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Splendiferous Speech: How Early Americans Pioneered Their Own Brand of English

Splendiferous Speech: How Early Americans Pioneered Their Own Brand of English

by Rosemarie Ostler


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What does it mean to talk like an American? According to John Russell Bartlett’s 1848 Dictionary of Americanisms, it means indulging in outlandish slang—splendiferous, scrumptious, higgeldy piggedly—and free-and-easy word creation—demoralize, lengthy, gerrymander. American English is more than just vocabulary, though. It’s a picturesque way of talking that includes expressions like go the whole hog, and the wild boasts of frontiersman Davy Crockett, who claimed to be “half horse, half alligator, and a touch of the airthquake.” Splendiferous Speech explores the main sources of the American vernacular—the expanding western frontier, the bumptious world of politics, and the sensation-filled pages of popular nineteenth-century newspapers. It’s a process that started with the earliest English colonists (first word adoption—the Algonquian raccoon) and is still going strong today. Author Rosemarie Ostler takes readers along on the journey as Americans learn to declare linguistic independence and embrace their own brand of speech. For anyone who wonders how we got from the English of King James to the slang of the Internet, it’s an exhilarating ride.

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Product Details

ISBN-13: 9780912777054
Publisher: Chicago Review Press, Incorporated
Publication date: 11/06/2018
Pages: 272
Product dimensions: 5.40(w) x 8.40(h) x 0.60(d)

About the Author

Rosemarie Ostler holds a PhD in Linguistics and has been interviewed on numerous radio programs including NPR’s Tell Me More and The Bob Edwards Show. She is the author of four books about American English: Founding Grammars, a finalist for the 2016 Oregon Book Award for Nonfiction; Slinging Mud; Let’s Talk Turkey; and Dewdroppers, Waldos, and Slackers. Ostler has written for The Saturday Evening Post, Christian Science Monitor, Writer’s Digest, and other magazines.

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One English Becomes Two

English colonists started building the road to Bartlett's dictionary almost as soon as they landed on American shores. The first Americanisms were contributed by John Smith, a leading founder of the Jamestown, Virginia, colony. Smith sailed into Chesapeake Bay with 104 fellow settlers on April 26, 1607, and started recording new words right away.

In 1608 he sent home a letter describing his first meeting with the great Algonquian chief Wahunsonacock, also known as Powhatan. The story features an early version of one of the first naturalized American English words. Smith tells how two native guides ushered him into a large gathering around a fire, where he found the chief lying "uppon a Bedstead a foote high, upon tenne or twelve mattes, richly hung with manie Chaynes of great Pearles about his necke, and covered with a great Covering of Rahaughcums."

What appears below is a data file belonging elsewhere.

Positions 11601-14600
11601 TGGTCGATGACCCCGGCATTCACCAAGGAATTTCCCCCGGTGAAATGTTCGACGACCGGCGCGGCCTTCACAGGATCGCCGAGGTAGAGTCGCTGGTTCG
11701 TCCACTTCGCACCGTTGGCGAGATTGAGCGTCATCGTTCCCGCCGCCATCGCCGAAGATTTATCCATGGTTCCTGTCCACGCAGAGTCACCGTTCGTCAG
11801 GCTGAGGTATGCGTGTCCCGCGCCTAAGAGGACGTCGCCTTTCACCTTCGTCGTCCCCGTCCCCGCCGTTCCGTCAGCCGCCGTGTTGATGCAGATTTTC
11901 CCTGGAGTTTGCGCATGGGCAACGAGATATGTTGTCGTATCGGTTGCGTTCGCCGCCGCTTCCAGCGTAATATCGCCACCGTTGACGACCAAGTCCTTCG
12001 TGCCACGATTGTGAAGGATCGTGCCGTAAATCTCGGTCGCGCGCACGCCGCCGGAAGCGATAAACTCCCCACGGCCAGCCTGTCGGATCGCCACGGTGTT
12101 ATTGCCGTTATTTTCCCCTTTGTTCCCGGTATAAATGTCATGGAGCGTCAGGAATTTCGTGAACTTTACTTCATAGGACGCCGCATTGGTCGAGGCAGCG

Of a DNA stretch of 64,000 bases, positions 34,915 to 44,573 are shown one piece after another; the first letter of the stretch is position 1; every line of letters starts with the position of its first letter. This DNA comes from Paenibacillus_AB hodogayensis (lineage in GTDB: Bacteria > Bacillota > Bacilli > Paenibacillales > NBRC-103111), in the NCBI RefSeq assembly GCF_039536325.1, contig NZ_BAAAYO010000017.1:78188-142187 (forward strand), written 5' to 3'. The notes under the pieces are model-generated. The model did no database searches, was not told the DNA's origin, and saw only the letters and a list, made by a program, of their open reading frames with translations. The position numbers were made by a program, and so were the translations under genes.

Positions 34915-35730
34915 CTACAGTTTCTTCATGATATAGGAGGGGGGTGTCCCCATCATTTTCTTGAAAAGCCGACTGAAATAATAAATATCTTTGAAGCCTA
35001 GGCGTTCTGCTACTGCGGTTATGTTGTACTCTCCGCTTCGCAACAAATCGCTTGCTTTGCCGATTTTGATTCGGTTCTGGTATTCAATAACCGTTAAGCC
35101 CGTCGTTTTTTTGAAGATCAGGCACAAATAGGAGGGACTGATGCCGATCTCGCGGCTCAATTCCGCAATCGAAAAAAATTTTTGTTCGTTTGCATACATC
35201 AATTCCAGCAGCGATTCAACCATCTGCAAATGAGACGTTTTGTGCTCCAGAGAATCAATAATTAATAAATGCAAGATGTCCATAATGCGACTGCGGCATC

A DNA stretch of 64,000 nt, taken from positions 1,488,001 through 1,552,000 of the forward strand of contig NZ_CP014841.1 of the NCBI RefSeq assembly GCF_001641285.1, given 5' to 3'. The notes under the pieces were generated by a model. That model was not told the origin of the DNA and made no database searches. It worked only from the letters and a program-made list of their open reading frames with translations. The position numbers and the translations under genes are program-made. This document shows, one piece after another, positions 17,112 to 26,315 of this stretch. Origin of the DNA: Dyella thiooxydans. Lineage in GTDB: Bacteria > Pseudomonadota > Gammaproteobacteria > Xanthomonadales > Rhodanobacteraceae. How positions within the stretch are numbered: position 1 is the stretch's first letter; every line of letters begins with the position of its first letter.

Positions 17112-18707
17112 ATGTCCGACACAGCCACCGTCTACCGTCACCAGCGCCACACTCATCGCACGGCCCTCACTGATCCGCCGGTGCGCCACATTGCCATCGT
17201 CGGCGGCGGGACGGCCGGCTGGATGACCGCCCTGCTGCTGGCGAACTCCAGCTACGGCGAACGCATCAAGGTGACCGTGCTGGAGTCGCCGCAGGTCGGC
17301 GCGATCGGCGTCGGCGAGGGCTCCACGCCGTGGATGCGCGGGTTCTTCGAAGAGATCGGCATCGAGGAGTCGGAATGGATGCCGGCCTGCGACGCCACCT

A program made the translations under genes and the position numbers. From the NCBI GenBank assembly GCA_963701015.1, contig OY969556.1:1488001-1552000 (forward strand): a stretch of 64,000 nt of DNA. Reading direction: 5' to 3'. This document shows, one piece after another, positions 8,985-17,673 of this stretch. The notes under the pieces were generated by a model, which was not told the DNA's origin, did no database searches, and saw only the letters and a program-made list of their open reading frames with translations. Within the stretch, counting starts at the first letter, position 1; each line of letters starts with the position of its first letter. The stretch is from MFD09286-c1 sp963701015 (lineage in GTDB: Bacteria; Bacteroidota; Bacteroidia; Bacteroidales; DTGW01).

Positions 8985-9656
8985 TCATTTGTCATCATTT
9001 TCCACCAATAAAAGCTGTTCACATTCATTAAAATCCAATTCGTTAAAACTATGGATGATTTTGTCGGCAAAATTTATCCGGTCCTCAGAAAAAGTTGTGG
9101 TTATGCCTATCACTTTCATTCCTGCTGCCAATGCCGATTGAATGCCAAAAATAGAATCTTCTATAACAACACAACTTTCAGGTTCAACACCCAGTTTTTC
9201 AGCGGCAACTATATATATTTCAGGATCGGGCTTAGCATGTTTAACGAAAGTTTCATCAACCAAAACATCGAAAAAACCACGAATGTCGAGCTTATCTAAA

It's doubtful that Smith intended to create a new English word. He was careful to underline Rahaughcums (italicized in the published version) to show that it was foreign. He simply wanted to describe the scene, and since no English word existed for the cloak of ring-tailed raccoon pelts that Powhatan wore, Smith borrowed the Algonquian one. Over time, he borrowed several more words from the same source. They made it into the permanent vocabulary because English needed them, and eventually they made it into Bartlett's dictionary.

Smith took several stabs at trying to represent the pronunciation of Rahaughcum. In the same letter, he writes, "The Empereur Powhatan, each weeke once or twice, sent me many presents of Deare, bread, Raugroughcuns." Several years later, describing Virginia wildlife, he says, "There is a beast they call Aroughcun, much like a badger, but useth to live on trees, as squirrels doe." By the time he wrote again about his first meeting with Powhatan in the 1624 Generall Historie of Virginia, New-England, and the Summer Isles, he had whittled the spelling down to the more English-looking Rarowcun. By 1672, others had standardized the word as raccoon.

The earliest American words are all borrowed from Algonquian, a large language family that in the seventeenth century included dozens of member languages. It was spoken all along the East Coast as far north as Canada. Unfortunately, Algonquian languages aren't an easy fit for English. Meanings that English speakers express with several separate words come together in one word in Algonquian. Powhatan, for example, means "falls on a rapid stream," a reference to the James River falls, part of Powhatan's territory.